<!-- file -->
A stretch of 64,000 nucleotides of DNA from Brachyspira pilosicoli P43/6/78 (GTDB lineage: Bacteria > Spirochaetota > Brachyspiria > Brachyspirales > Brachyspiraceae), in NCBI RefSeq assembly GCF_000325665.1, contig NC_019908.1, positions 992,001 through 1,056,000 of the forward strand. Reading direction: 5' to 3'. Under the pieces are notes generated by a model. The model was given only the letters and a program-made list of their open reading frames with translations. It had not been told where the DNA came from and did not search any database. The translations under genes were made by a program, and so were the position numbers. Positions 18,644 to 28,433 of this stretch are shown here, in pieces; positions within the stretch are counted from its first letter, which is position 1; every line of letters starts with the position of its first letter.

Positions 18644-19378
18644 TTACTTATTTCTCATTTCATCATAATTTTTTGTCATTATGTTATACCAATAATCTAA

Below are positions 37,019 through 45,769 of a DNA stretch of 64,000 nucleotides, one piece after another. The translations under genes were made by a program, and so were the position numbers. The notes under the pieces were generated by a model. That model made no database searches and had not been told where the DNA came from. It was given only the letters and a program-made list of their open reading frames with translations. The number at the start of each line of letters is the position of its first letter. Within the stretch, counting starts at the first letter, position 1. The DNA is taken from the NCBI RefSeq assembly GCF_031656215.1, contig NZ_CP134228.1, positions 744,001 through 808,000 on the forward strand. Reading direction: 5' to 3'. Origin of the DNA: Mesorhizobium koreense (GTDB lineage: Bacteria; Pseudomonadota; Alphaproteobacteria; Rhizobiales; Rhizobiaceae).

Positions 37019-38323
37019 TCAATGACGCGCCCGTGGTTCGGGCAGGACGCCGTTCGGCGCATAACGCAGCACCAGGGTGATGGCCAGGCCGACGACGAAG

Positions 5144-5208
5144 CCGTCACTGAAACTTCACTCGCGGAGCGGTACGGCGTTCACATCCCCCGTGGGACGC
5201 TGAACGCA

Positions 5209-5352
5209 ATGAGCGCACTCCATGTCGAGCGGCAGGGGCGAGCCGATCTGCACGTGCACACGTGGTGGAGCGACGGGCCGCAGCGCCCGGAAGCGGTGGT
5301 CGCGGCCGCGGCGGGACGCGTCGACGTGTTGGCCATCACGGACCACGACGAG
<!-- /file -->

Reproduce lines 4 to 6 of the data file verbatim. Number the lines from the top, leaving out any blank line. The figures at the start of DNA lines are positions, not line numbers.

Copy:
Below are positions 37,019 through 45,769 of a DNA stretch of 64,000 nucleotides, one piece after another. The translations under genes were made by a program, and so were the position numbers. The notes under the pieces were generated by a model. That model made no database searches and had not been told where the DNA came from. It was given only the letters and a program-made list of their open reading frames with translations. The number at the start of each line of letters is the position of its first letter. Within the stretch, counting starts at the first letter, position 1. The DNA is taken from the NCBI RefSeq assembly GCF_031656215.1, contig NZ_CP134228.1, positions 744,001 through 808,000 on the forward strand. Reading direction: 5' to 3'. Origin of the DNA: Mesorhizobium koreense (GTDB lineage: Bacteria; Pseudomonadota; Alphaproteobacteria; Rhizobiales; Rhizobiaceae).

Positions 37019-38323
37019 TCAATGACGCGCCCGTGGTTCGGGCAGGACGCCGTTCGGCGCATAACGCAGCACCAGGGTGATGGCCAGGCCGACGACGAAG